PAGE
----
Oracle FS1 is a highly engineered SAN storage system with key capabilities that set it apart from other all-flash storage systems, including built in QoS management that incorporates business priorities, best-practices provisioning, and a storage alignment capability that is application aware – for Oracle Database naturally, but that can also address a growing body of other key enterprise applications (such as Oracle JD Edwards, PeopleSoft, Siebel, MS Exchange/SQL Server, and SAP) – and a “service provider” capability to carve out multi-tenant virtual storage “domains” while online that are actually enforced at the hardware partitioning level for top data security isolation.
In this report, we’ll dive in and examine some of the great new capabilities of the Oracle FS1. We’ll look at what really sets it apart from the competition in terms of its QoS, auto-tiering, co-engineering with Oracle Database and applications, delivered performance, capacity scaling and optimization, enterprise availability, and OPEX reducing features, all at a competitive price point that will challenge the rest of the increasingly flash-centric market.
With the advent of server virtualization, many adopters erroneously think that disaster recovery (DR) is a problem of the past. They cite the ability of the hypervisors to replace the two most common yet imperfect DR choices: 1) infrastructure replication to a secondary replica site – fast to restore but very expensive, or 2) economical tape backup with off-site long-term storage – economical but slow to recover from.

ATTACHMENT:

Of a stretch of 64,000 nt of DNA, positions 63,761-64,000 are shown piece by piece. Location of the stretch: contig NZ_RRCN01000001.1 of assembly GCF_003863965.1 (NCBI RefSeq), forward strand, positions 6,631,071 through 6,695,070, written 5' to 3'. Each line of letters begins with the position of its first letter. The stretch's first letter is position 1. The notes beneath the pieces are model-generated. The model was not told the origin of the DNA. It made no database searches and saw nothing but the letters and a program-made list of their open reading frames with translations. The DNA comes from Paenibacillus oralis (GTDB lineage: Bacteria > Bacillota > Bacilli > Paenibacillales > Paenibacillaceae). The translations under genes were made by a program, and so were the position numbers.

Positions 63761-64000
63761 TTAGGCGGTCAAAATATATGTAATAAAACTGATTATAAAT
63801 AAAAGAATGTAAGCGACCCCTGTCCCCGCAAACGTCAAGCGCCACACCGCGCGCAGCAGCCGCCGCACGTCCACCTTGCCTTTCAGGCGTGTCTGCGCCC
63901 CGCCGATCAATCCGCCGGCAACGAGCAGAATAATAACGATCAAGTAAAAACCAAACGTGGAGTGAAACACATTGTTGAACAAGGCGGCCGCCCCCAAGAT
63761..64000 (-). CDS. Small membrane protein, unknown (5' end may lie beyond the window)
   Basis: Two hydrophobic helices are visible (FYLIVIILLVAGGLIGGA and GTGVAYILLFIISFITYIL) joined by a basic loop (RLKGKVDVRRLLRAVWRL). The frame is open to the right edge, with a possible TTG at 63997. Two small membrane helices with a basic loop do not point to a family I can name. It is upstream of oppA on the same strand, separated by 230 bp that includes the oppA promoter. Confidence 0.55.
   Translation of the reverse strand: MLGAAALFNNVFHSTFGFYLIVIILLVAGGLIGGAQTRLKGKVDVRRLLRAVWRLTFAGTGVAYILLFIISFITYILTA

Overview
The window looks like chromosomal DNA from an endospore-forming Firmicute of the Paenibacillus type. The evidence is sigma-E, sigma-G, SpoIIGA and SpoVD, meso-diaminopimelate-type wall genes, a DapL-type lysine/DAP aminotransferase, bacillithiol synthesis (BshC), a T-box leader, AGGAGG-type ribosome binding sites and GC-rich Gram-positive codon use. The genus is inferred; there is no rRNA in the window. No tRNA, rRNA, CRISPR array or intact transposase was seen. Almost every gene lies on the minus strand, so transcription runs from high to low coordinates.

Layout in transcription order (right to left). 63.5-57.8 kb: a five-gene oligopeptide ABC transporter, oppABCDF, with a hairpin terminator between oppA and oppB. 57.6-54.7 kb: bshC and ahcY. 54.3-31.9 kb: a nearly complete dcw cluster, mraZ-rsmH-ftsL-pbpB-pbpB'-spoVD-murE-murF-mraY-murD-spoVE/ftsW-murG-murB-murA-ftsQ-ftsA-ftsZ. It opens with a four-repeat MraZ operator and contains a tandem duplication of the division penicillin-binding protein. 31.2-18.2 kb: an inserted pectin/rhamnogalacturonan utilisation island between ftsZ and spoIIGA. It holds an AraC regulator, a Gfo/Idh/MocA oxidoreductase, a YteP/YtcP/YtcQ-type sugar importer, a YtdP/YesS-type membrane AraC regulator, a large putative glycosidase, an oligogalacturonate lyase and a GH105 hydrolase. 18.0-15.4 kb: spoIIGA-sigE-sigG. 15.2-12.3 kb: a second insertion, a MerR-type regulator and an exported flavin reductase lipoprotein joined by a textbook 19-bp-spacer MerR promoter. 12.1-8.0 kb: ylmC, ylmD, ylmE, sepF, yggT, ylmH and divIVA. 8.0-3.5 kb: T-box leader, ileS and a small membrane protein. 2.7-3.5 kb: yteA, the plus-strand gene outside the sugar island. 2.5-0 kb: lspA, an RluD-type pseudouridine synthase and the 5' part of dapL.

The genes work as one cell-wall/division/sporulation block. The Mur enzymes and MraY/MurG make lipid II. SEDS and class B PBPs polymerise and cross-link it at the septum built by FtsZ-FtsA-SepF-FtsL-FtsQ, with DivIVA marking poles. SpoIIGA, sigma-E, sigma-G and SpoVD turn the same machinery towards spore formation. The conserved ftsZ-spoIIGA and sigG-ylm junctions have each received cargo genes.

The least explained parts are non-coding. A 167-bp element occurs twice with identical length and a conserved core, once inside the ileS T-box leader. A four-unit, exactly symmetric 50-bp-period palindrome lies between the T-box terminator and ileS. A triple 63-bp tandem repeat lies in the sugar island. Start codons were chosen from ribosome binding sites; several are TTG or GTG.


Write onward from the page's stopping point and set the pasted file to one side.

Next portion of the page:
The reality is that while server virtualization has certainly helped the industry get closer to simpler and less expensive DR products, DR still remains one of the major challenges for IT. This is especially true for applications that fall somewhere between the most mission critical where RTOs and RPOs of a few seconds is needed (and cost is often no object) and those that find RTOs and RPOs of a day or two to be adequate. Today, DR products available for these “intermediate” applications are few and far between, especially when overall cost of DR is considered.
The missing piece so far has been a cost-effective DR solution with excellent RTO and RPO for the majority of business applications -- without requiring a secondary site. OneCloud steps into the gap by replacing that expensive site with the hyper-scale public cloud. This Profile will discuss how OneCloud works to extend the primary data center onto the cloud, and how this impacts the ease and speed of VM recovery.